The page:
Arlene Sánchez-Walsh’s essay, “Writing Latinxs into the Canon,” is the fourth installment in this month’s issue of the Forum. For this issue, we have invited a small cadre of religion scholars to participate in a “scholars’ roundtable” reflecting on the implications of a Trump presidency for the academic study (and teaching) of religion. Throughout the month we will be publishing pieces by a diverse group of scholars in the fields of religion and religious studies. Each scholar has been invited to share how the “Trump phenomenon” will shape (or has already shaped) their particular research, teaching, and activism as scholars of religion. Sarah E. Fredericks, Assistant Professor of Environmental Ethics at the Divinity School, will close out the series by offering a response to the posts. We invite you to join the roundtable conversation by sharing your thoughts in the comments section.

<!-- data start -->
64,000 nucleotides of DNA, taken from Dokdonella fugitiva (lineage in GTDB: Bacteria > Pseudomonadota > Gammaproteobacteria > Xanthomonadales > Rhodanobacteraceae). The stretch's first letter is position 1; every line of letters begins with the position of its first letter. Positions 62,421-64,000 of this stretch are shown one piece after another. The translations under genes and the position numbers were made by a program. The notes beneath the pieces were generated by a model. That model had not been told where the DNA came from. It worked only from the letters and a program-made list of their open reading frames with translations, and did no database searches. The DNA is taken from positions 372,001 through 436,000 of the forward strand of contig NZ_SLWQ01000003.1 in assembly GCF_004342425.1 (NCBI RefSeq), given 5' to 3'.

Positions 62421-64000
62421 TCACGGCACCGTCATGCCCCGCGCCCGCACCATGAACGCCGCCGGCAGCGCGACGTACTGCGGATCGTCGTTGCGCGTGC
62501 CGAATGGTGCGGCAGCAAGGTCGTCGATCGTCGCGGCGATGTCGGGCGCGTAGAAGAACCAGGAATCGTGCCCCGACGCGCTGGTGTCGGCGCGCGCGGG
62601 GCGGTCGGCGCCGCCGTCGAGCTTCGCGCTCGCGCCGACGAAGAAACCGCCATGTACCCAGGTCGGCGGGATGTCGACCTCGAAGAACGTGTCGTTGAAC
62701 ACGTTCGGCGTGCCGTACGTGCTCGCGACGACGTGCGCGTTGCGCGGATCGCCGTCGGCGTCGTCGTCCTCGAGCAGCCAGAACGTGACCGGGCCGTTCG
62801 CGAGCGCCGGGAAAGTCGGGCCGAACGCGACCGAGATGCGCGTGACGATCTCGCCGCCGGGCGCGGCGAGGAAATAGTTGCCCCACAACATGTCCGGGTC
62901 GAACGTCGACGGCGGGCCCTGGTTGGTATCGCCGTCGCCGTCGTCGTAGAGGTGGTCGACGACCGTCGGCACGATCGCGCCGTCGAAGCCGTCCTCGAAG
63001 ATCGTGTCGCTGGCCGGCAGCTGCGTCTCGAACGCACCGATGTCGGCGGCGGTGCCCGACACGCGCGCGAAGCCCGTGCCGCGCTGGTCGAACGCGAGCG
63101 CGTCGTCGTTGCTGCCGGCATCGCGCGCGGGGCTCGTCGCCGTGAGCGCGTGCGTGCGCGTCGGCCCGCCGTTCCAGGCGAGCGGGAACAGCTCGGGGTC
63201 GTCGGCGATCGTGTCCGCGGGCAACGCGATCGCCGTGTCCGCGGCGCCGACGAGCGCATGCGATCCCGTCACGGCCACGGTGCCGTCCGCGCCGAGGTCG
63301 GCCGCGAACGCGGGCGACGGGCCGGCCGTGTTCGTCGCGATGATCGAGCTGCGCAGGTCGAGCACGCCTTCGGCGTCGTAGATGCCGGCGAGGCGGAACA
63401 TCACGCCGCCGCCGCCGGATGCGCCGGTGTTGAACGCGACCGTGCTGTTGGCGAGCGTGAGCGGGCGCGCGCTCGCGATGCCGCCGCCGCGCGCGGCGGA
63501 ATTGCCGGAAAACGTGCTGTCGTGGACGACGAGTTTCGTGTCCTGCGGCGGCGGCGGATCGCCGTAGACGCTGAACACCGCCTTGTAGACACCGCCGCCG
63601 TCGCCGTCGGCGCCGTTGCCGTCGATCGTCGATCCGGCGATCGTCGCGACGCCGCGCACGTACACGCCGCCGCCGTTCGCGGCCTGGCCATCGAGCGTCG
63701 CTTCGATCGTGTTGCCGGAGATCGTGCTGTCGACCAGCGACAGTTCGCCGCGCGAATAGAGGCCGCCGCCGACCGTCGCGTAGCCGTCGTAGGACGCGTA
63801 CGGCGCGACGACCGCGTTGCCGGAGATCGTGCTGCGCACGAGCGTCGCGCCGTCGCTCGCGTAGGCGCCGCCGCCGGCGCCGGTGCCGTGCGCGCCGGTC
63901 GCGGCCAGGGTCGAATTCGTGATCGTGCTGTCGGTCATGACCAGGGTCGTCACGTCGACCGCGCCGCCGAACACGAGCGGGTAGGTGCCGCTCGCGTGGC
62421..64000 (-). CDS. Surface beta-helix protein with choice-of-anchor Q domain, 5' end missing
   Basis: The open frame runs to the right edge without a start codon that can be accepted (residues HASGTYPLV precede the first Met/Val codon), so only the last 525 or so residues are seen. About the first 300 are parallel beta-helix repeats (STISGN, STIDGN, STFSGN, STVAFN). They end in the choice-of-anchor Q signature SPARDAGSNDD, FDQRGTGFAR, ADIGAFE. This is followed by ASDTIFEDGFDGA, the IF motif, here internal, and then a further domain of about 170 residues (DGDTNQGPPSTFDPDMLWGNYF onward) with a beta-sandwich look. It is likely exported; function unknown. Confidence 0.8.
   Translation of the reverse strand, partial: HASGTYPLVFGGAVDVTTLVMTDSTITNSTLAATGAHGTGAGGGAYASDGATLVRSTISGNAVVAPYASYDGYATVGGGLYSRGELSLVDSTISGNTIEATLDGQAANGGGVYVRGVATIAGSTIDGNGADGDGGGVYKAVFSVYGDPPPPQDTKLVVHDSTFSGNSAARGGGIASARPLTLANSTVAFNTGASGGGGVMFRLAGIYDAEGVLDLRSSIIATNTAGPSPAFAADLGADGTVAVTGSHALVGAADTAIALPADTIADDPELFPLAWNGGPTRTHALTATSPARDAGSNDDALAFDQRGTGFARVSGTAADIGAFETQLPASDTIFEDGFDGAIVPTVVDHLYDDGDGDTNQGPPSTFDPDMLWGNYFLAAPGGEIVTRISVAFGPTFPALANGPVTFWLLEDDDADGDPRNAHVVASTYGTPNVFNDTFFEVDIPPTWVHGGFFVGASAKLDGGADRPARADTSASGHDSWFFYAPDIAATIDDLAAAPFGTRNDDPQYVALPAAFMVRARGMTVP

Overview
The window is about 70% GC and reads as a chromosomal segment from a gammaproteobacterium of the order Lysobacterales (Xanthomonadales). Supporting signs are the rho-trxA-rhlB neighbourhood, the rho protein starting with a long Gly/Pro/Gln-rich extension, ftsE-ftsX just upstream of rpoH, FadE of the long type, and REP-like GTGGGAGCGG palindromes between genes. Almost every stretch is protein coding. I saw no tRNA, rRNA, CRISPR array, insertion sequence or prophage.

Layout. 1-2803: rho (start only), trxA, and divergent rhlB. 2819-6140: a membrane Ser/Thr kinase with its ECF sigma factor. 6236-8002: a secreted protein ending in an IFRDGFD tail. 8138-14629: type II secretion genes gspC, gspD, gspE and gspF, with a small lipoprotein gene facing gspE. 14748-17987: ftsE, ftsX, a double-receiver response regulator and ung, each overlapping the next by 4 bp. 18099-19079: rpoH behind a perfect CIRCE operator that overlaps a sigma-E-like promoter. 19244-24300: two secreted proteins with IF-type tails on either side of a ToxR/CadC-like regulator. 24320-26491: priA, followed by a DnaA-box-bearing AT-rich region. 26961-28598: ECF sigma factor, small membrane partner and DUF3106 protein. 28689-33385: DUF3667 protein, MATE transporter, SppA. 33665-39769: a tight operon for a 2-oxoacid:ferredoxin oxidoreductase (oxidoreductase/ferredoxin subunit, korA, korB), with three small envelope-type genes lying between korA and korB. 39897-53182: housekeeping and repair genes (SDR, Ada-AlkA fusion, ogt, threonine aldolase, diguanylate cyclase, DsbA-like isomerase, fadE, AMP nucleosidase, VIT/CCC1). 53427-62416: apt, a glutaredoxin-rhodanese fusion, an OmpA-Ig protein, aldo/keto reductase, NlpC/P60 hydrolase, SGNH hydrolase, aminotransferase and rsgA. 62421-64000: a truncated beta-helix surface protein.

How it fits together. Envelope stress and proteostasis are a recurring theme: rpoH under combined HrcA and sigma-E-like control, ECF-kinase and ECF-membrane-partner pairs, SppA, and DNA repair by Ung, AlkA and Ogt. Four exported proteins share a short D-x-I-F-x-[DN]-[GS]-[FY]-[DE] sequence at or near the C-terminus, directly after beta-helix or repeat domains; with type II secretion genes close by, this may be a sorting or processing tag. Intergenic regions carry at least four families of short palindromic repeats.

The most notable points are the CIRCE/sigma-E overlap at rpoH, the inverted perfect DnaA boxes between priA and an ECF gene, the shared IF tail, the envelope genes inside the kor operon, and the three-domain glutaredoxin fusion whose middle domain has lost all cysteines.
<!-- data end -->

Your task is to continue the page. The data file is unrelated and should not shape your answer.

Previous contributions to the roundtable:
- Anthony M. Petro (Boston University), “How Not to be a (Religious Demographic) Size Queen in an Epidemic”
- Kent Brintnall (University of North Carolina at Charlotte), “It’s Complicated”
- Jawad Anwar Qureshi (University of Chicago), “‘I think Islam hates us’: Teaching Islam in an Islamophobic Era”
Writing Latinxs into the Canon
by Arlene M. Sánchez-Walsh